KC Star refuses to report other side regarding Bp. Finn and Diocese. Refuses even to take paid ad.

How deep can anti-Catholic bigotry run in the mainstream press?  Read on.

At Serviam I noticed this, in reference to the situation of the Diocese of Kansas City-St. Joseph and the embattled Bishop Robert Finn.

I’ve said previously that the [newspaper - Kansas City] Star had failed in its responsibility to accurately and fairly cover news concerning the Diocese of Kansas City-St. Joseph and in particular, Bishop Finn.  I’ve worked in the media.  I’ve worked at the Star.  I know bias exists and that it is allowed to skew coverage.  But I never suspected it to be THIS bad. Now it seems that the Star has taken it to the next level.  It seems to be so committed to its liberal, anti-Catholic agenda that it won’t even allow a paid ad on its pages presenting the facts that the Star has failed to report.  The Catholic League offered $25,000 to the cash-strapped paper to run an ad.  In spite of the fact that The Star routinely sells full page ads locally for less than $5000, they refused the Catholic League’s $25,000 ad.  You can read the ad here.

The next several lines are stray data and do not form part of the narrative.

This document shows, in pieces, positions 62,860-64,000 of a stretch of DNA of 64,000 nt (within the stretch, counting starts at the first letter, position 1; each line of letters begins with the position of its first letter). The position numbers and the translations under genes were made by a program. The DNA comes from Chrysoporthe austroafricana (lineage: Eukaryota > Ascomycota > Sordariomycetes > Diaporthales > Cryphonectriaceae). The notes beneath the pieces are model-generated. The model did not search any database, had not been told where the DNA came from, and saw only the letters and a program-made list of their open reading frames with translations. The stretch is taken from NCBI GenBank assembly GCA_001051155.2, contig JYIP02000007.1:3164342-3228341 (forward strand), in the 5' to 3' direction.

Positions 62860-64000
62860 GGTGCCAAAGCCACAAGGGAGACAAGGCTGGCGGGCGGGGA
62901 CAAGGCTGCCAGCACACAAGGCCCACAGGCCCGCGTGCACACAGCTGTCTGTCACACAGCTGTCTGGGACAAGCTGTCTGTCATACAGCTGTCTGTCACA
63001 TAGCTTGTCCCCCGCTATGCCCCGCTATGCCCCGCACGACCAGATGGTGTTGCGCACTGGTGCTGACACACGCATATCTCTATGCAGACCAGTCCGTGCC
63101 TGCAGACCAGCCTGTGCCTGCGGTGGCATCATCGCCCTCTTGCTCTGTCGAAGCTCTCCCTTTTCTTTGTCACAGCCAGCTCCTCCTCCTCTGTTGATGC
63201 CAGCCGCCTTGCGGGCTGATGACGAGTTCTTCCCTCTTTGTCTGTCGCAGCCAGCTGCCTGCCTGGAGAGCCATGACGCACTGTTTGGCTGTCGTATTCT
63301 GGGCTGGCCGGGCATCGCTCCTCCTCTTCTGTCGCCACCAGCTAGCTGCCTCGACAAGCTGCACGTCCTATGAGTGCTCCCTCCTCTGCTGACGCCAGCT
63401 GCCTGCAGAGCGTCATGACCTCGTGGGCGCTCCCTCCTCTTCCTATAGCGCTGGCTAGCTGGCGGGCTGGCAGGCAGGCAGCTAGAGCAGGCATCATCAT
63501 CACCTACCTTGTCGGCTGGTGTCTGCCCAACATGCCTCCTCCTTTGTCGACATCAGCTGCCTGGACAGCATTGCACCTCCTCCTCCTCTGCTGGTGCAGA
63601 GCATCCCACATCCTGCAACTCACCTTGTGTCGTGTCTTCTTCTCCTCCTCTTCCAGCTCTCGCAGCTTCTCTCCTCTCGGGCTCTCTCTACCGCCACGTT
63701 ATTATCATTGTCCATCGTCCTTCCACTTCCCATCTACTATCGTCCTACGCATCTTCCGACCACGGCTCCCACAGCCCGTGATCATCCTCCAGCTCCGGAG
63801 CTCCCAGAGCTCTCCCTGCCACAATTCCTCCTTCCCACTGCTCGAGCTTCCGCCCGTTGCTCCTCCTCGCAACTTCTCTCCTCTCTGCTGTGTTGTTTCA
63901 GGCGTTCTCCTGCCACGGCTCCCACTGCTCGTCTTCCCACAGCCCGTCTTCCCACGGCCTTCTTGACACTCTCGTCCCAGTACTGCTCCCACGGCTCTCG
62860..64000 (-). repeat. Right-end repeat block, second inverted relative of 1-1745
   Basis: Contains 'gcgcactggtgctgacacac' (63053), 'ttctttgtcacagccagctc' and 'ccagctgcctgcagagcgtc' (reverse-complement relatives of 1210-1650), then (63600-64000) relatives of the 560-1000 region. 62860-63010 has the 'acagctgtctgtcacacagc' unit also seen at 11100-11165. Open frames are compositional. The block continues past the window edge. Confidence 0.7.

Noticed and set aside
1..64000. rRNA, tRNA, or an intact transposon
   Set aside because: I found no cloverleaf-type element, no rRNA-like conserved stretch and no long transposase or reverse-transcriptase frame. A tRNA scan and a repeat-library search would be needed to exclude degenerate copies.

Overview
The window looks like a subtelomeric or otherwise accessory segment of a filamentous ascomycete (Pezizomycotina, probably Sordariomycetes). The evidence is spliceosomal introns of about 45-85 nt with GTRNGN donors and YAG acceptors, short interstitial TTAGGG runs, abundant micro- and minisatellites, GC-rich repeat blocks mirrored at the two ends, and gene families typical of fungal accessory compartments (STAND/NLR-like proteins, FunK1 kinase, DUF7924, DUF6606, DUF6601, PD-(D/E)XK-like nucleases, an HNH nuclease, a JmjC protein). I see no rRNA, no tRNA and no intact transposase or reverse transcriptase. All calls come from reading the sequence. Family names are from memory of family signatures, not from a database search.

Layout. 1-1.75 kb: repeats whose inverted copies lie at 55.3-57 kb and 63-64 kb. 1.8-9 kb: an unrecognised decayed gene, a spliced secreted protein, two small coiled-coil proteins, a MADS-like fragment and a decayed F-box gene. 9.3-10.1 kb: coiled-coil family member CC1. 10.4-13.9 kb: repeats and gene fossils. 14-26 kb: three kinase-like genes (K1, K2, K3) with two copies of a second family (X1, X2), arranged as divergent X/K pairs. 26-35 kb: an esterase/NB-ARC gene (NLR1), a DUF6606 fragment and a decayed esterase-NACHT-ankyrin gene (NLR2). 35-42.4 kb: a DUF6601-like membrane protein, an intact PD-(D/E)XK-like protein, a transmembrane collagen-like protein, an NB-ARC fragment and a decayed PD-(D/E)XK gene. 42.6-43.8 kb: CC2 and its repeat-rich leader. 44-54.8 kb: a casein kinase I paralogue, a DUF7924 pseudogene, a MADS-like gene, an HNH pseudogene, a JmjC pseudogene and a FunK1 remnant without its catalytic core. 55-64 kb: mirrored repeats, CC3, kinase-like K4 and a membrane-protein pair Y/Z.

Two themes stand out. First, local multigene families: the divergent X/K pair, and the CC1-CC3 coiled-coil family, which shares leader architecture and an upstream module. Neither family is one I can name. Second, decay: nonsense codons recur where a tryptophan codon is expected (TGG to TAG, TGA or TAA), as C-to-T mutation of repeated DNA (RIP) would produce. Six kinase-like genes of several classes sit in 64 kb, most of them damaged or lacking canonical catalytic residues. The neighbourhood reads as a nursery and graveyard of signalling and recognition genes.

Now the Star has failed two constituencies - the community and its shareholders who are bleeding money.  The community can do little other than find other news sources.  I imagine the McClatchy shareholders will be a little more vocal.

Go to The Catholic League here.  Read and get a little angry.

It might be time for priests in KC to walk around the block where the Star is housed chanting the maledictory psalms and sprinkling holy water.  Were they to use blessed salt, they might be hauled in.

Psalms 58 [I am not making this up.  It's really in the Psalter.]

To the choirmaster:
A Miktam of David, when Saul sent men to watch his house in order to kill him.

1 Do you indeed decree what is right, you gods? Do you judge the sons of men uprightly?
2 Nay, in your hearts you devise wrongs; your hands deal out violence on earth.
3 The wicked go astray from the womb, they err from their birth, speaking lies.
4 They have venom like the venom of a serpent, like the deaf adder that stops its ear,
5 so that it does not hear the voice of charmers or of the cunning enchanter.
6 O God, break the teeth in their mouths; tear out the fangs of the young lions, O LORD!
7 Let them vanish like water that runs away; like grass let them be trodden down and wither.